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The Nose

Industrial Disease

Posted 2/12/2003

The Nose has been intermittently following City Council bill 02-0701, which debuted last March. To quote from its windy summary, 0701 is "For the purpose of authorizing and clarifying the authority of the Department of Housing and Community Development to exercise certain powers in connection with the acquisition and disposition of land and other property for the purposes of industrial growth." Blah blah blah. Essentially, this legislation, heavily promoted by the quasi-public economic-development agency the Baltimore Development Corp., gives the city the ability to use condemnation as a means to assemble properties for industrial growth. At a planning commission meeting last summer we caught the Baltimore Development Corp.'s South Baltimore Director of Economic Development Larisa Salamacha conducting a PowerPoint presentation on the urgent need for 0701. She showed vast tracks of fallow and forlorn industrial property in Fairfield that the city would like to offer up for redevelopment--if only the often-multinational corporations who own the land could be rousted into action. As it is, they largely ignore their Baltimore holdings. Land wasted, tax revenue lost. With the big guns behind it, the bill moved forward through sundry hearings and readings, was tweaked here and there, and seemed destined for council approval on Jan. 27. Only it was shot down in flames, receiving only five "yea" votes. Salamacha says she was "surprised" by the outcome. "We regret that there's been some ambiguity about what the bill is trying to do," she says. "It's extremely important to us."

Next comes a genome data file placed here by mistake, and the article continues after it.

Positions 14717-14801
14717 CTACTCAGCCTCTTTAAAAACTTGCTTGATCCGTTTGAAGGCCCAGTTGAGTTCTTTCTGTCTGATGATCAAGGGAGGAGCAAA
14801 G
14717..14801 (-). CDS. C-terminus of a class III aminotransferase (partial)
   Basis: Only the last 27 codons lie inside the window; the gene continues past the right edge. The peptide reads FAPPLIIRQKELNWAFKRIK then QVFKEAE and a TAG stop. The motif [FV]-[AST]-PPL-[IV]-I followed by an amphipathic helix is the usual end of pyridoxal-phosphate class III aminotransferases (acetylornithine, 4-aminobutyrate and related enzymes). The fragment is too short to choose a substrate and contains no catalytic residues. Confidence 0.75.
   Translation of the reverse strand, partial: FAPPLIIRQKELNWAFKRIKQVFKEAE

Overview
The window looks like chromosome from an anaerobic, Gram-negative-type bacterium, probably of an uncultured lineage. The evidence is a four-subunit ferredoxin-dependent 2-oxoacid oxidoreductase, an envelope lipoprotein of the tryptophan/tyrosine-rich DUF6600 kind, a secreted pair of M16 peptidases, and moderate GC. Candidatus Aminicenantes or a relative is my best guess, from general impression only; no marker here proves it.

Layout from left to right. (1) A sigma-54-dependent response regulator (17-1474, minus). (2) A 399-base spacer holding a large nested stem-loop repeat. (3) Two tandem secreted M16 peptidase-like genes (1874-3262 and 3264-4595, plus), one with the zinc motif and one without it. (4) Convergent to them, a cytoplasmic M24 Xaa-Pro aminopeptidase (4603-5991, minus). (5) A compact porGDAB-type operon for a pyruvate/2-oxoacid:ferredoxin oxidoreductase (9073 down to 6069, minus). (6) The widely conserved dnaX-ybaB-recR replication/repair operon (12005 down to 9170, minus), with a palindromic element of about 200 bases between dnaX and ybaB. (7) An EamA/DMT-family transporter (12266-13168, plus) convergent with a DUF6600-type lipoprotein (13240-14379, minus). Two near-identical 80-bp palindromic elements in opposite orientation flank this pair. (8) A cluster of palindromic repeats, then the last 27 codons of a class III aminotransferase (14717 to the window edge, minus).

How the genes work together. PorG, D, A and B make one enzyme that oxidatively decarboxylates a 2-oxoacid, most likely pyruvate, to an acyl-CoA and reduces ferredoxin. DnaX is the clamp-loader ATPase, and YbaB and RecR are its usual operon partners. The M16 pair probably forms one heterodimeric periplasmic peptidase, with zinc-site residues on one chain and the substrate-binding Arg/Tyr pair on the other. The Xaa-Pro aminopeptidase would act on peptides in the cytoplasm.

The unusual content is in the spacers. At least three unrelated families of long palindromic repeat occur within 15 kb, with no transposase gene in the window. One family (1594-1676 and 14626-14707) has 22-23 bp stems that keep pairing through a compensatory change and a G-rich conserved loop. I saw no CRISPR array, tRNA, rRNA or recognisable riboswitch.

"It shocked the daylights out of me when the bill failed,² says 1st District City Councilwoman

Lois Garey--and this despite the fact that she was one of the council members who voted against it. ("Too ambiguous for me,² she says. "I have problems with condemnation legislation in general.²)

Condemnation has become a four-letter word for many people. Remington-based community activist Ward Eisinger, for example, who battled 0701 from the get-go. Though geared toward the city's industrial areas, he says the bill's loosely defined terms and murky wording "would make the whole city an urban renewal area and grant the city the powers to take land at their discretion."

While Eisinger might be going a little overboard, the bill is seen in some circles as a threat to private property and "the little guy." And let's not forget that the City Council soon faces downsizing and redistricting. With many council members facing tough, street-level re-election bids, the Nose figures they can ill afford to upset the same "little guys" their political futures rest on.

As Nose understands it, however, the mayor is very much behind the condemnation bill. And though voted down, 0701 was not voted dead. Indeed, at the Feb. 10 council meeting, 2nd District City Councilwoman Paula Branch successfully led a motion to have the bill sent back to the Urban Affairs Committee for further tweaking. "We will look at amending the bill as a means to address concerns raised by community residents," she says.

Seems like the "little guy," for now at least, has got the council by the earlobes.

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